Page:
Going up on a chairlift with the town’s doctor, I asked him, ‘How’s business, doc?’ ‘Never better,’ said the kind medical man. It seems the richer we get the more medical help is needed. ‘I get calls 24/7 for all sorts of ailment relief, especially coughs and colds,’ said Dr Mueller. ‘Rosey students, as opposed to local kids, are the most demanding.’ I’m not surprised. Le Rosey has the highest fees of any place of learning — anywhere — so it’s hardly surprising that some of the little monsters think a cold or a cough is something money can do away with in a jiffy. When my boy was there he suffered from a sleeping disease. He would feign sleep as soon as classes began. The kindest of teachers, Mr B, would coax, beg, implore him to wake up, but JT knew how to play him like a banjo. Not much has changed since. Except the ski team is not as good as when my son and heir was on it.
Otherwise, this has been one of the most brilliant weeks of skiing and fun that I can remember. It began with the arrival of the great Barry Humphries and his Lizzie, and a dinner chez les Corcorans, who are old friends. Barry, one of the best-read men I’ve come across, was on rare form, praising an Austrian spa where he had just spent a week in order to lose weight. He had put on two kilos. His tales about Aussie billionaires and their wives — especially one from Perth — are worth a one-man show in themselves. I particularly liked the one who got divorced, went to London, noticed a Sheila in a bar, asked Mark Birley if she was available, got a yes, but also a warning that she might be a bit of a gold-digger. ‘That’s alright, I’m a bit of a goldmine myself.’
The food and wine at my host’s was so good that when I got back home I grabbed my cook and hung her out of the window by the ankles until she swore she would try harder. Mind you, the snow is piled up so high it would have been a drop of inches. Snow conditions, needless to say, have never been better. I’ve been out skiing every day with Geoffrey Moore, son of Sir Roger, who has a terrible habit of pretending to go fast while moving like a glacier in order for me not to feel old and left behind. Last week he got his comeuppance. We started early under a cloudless sky and in perfect snow conditions. I kept up with him until the steep part, where under normal circumstances he would disappear. But instead he turned and turned and turned for a demonic five minutes, changing direction 253 times but losing only about 20 yards in elevation. He then got hit by cramps in both thighs that were so bad his muscles stuck out like vanilla cones. Having collapsed in shrieks of agony, he watched in disbelief as I skied by and left him behind. I think I heard the word Brutus from the quivering mass, but I’m not sure.
The next evening we were both up the same mountain for the birthday celebration of a man who conquered Everest ten years ago, aged 51. Marcel Bach is the richest and most successful local, a fearless mountaineer who summited on his second try, after having a lung collapse on him during the first. His guests included Monaco’s ruling family, and Mike Horn, the greatest living explorer and a proud South African. Mike has conquered three 8,000-metre mountains without oxygen, and is sailing and walking from pole to pole this summer.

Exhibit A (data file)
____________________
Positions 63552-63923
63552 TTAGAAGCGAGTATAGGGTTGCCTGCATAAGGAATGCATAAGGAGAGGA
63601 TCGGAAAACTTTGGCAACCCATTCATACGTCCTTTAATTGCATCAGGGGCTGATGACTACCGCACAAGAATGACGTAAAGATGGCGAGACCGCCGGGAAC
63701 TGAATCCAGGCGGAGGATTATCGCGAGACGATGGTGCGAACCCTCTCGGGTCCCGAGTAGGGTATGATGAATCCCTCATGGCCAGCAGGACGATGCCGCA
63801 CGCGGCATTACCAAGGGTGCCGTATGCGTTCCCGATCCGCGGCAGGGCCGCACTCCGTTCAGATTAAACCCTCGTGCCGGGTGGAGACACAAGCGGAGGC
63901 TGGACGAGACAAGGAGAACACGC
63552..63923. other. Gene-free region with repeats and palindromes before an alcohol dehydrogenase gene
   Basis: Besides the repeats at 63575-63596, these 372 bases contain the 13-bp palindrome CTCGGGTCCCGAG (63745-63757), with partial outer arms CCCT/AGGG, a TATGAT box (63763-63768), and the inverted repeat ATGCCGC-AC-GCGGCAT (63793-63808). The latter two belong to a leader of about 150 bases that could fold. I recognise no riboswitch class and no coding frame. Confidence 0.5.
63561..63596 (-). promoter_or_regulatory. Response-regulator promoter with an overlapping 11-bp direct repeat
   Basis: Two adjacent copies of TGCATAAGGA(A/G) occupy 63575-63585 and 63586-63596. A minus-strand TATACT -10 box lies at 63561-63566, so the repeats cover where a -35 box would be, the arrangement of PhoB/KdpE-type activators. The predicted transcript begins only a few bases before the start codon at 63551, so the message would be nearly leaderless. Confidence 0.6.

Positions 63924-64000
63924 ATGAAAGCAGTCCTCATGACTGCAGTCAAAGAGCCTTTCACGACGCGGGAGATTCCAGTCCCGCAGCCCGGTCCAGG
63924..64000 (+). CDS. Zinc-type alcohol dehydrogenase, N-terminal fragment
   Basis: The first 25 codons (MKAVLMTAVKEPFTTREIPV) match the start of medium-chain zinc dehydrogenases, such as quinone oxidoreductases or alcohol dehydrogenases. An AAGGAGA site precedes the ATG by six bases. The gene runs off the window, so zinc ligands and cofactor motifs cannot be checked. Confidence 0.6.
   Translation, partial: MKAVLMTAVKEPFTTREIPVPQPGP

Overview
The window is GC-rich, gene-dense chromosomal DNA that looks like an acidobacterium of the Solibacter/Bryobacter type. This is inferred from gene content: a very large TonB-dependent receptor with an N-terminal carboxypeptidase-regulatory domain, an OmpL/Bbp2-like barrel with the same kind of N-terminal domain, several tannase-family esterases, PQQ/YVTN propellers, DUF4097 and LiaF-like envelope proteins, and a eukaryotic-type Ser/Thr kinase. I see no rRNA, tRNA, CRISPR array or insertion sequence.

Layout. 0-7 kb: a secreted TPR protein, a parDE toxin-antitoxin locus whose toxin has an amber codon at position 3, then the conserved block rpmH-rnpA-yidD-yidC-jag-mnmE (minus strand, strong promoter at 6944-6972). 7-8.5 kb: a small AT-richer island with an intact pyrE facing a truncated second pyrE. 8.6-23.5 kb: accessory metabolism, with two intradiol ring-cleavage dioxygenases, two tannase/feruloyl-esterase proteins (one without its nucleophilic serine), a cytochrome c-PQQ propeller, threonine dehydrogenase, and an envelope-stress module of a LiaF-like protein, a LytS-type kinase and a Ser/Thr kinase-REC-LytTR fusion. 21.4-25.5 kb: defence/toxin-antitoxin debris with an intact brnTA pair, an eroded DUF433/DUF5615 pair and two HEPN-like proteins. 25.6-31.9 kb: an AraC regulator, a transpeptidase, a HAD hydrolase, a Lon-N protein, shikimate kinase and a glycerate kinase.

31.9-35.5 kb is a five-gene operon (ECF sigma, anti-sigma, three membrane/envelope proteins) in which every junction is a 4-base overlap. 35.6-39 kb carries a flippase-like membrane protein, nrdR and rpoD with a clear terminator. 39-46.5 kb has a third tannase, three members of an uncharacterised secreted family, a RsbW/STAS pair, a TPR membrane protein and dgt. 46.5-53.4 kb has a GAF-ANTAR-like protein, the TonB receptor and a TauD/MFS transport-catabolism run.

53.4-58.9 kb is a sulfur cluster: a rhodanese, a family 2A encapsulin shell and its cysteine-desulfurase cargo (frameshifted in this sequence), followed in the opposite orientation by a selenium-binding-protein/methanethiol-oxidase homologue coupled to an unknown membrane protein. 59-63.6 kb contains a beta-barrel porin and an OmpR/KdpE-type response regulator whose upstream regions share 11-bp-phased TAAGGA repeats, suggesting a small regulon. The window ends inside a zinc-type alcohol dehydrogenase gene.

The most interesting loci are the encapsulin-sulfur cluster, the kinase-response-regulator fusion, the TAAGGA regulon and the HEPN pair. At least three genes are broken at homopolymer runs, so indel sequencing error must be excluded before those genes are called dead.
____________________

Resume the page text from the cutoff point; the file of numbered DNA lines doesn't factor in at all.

Sponsored by my friend Johann Ruppert, another South African, he makes, in my not so humble opinion, some of these TV explorers look like sissies, but then who am I to judge such brave men when I left my buddy writhing in the snow in order to beat him to the bottom. (I didn’t. The bugger caught up with me, and did the same dance in front and made me fall.)
I now only enjoy skiing on empty slopes, and Gstaad’s mountains are like Bikini Atoll back in 1945. That’s what’s good about the place. Last time I was in St Moritz I had to avoid a team of Chinese descending at high speed as if on an assembly line by throwing myself in a ditch, thereby landing on my head and cutting my nose. (X-rays showed nothing.) I do not wear a helmet, which are now compulsory during Eagle club races — which incidentally has a new president, Loula Chandris, my oldest friend’s daughter. In order to celebrate the event, I declared the lower terrace of the club to be open to upper-class members, and the upper terraces to the lower orders. The waiters all laughed but many members groaned. I am not the most popular life member, but I am the oldest as far as membership is concerned. I joined in 1959. Back then we were only 120 or so. Now we are more than 600,000, or so it seems on busy weekends. But not in March, my favourite month. See you on the slopes. I’m the one that has a man in front of him who turns non-stop but doesn’t lose any elevation.